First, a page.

So far I've described the components that form the Revenues part of the PILS formula. In this and subsequent posts I'll describe the components that form the MTB Costs side, starting with the Cost of Production bugs (CPB).
Measuring the costs of fixing production bugs is important because CPB reduces the overall profitability of IT live systems and it's an indicator of the IT deliverables quality.
For these reasons, our goal as IT leaders should be to reduce CPB. How could we go about it? In order to answer this question we first need to identify the causes that lead to a high number of production bugs.
Production bugs are a direct function of the quality of production deliveries. So we need to understand why IT generates poor quality products. Some of the most common reasons are:
- Focus on the wrong targets. Too many teams focus only on delivering to production without paying too much attention to the quality of what's delivered. More specifically, speed over quality is often the path chosen by many IT managers and, subsequently, developers.
- Too much work in progress. The more functionalities are delivered into production at any single time, the higher the chances of introducing bugs. This is advocated at large also by Kanban practitioners: one of the key actions in Kanban is to reduce Work In Progress (WIP)
- Lack of (automated) testing. The lack of testing is not only a symptom of the lack of a safety net when applying changes to our systems, but also of a lack of good design. If we don't secure our IT systems with an automated test suite, we increase the chances of introducing new bugs every time we add or change a feature.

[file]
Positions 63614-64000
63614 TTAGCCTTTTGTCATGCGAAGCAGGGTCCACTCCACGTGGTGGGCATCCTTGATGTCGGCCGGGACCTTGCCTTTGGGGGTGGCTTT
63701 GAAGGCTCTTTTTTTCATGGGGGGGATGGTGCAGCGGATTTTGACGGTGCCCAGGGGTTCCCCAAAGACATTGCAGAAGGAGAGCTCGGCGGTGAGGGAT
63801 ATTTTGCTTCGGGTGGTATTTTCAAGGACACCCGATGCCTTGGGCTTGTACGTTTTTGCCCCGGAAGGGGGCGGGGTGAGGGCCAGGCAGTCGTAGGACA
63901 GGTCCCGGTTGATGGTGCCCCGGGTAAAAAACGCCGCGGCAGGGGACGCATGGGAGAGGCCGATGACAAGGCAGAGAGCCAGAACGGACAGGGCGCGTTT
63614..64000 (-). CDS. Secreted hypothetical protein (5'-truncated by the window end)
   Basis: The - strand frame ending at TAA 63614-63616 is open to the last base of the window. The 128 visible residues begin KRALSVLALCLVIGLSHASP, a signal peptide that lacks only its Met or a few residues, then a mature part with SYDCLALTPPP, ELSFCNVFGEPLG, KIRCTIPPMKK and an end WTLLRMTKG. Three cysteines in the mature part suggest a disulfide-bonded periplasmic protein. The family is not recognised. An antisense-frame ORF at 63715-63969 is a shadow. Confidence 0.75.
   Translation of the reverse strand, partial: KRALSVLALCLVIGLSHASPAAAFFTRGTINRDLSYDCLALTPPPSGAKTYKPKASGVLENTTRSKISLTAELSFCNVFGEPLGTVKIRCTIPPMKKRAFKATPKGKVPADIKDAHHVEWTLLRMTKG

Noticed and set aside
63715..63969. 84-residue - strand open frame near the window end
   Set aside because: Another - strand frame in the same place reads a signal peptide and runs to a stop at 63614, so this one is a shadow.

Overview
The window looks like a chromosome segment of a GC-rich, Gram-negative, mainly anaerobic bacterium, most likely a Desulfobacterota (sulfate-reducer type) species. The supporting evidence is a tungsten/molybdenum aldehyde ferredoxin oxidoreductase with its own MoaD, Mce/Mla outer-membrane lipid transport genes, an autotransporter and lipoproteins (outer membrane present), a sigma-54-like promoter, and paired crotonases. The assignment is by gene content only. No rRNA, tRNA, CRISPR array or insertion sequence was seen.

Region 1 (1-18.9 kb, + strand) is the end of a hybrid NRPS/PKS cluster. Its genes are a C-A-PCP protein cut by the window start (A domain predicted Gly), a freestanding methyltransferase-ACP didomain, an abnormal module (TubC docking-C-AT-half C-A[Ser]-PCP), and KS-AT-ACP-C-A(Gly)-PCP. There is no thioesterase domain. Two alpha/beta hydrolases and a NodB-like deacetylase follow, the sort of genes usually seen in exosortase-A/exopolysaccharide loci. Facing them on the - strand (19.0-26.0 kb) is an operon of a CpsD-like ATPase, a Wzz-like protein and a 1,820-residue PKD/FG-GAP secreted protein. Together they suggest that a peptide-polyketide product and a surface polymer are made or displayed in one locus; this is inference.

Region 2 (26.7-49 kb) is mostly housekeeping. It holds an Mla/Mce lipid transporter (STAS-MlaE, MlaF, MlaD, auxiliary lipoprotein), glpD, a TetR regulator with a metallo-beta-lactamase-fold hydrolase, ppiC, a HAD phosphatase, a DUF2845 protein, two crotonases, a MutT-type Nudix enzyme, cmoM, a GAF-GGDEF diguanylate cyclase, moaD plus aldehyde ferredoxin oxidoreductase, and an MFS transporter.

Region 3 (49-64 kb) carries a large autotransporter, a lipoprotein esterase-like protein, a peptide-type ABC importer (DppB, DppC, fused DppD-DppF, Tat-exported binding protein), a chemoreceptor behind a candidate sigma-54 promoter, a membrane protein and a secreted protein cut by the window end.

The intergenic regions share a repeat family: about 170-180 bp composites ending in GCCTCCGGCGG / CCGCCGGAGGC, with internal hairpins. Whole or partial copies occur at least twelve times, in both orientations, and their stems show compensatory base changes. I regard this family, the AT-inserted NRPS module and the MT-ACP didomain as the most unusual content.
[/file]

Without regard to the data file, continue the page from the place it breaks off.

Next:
- Inadequate IT methodology for requirements gathering. Partially related to too much WIP, if we try to gather all requirements up-front because, say, we're using a pre-emptive methodology such as Waterfall, the risk of misunderstanding the business requirements, therefore introducing production bugs as functionality gaps, highens. This is also known as the problem of Early Commitment; because the project needs to move from one SDLC phase to the next and in order to do so it needs a sign-off, in pre-emptive methodologies stakeholders at various stages of the SDLC are asked to commit early.
- Lack of development best practices. A wake-up call mainly introduced by XP, best development practices aim at delivering quality products. Amongst them we find Test Driven Development (TDD), Clean Code, Continuous Delivery, Continuous Integration environments, the use of Source Code Management (SCM) tools and DevOps. Sometimes developers are simply not aware of best development practices and although this lack of knowledge doesn't automatically introduce production bugs, the use of best development practices is widely recognised as one of the main tools to increase the quality of production deliveries.
Before identifying how we, as IT leaders, can help increase the quality of production deliveries and therefore reduce production bugs, I'd like to take a brief detour and state what for many will be obvious. Why are production bugs costly?
The following graph might illustrate why:
Numerous research showed how the cost of defects increases exponentially as we move along the timeline in the Software Development Life Cycle (SDLC).
A defect found early in the development lifecycle is significantly cheaper to deal with than a bug found in production. The knowledge surrounding the issue is fresh in the mind of those who developed the functionality and, if found before hitting production, the fix doesn't need to go through a production release, which usually involves considerable overhead and related costs.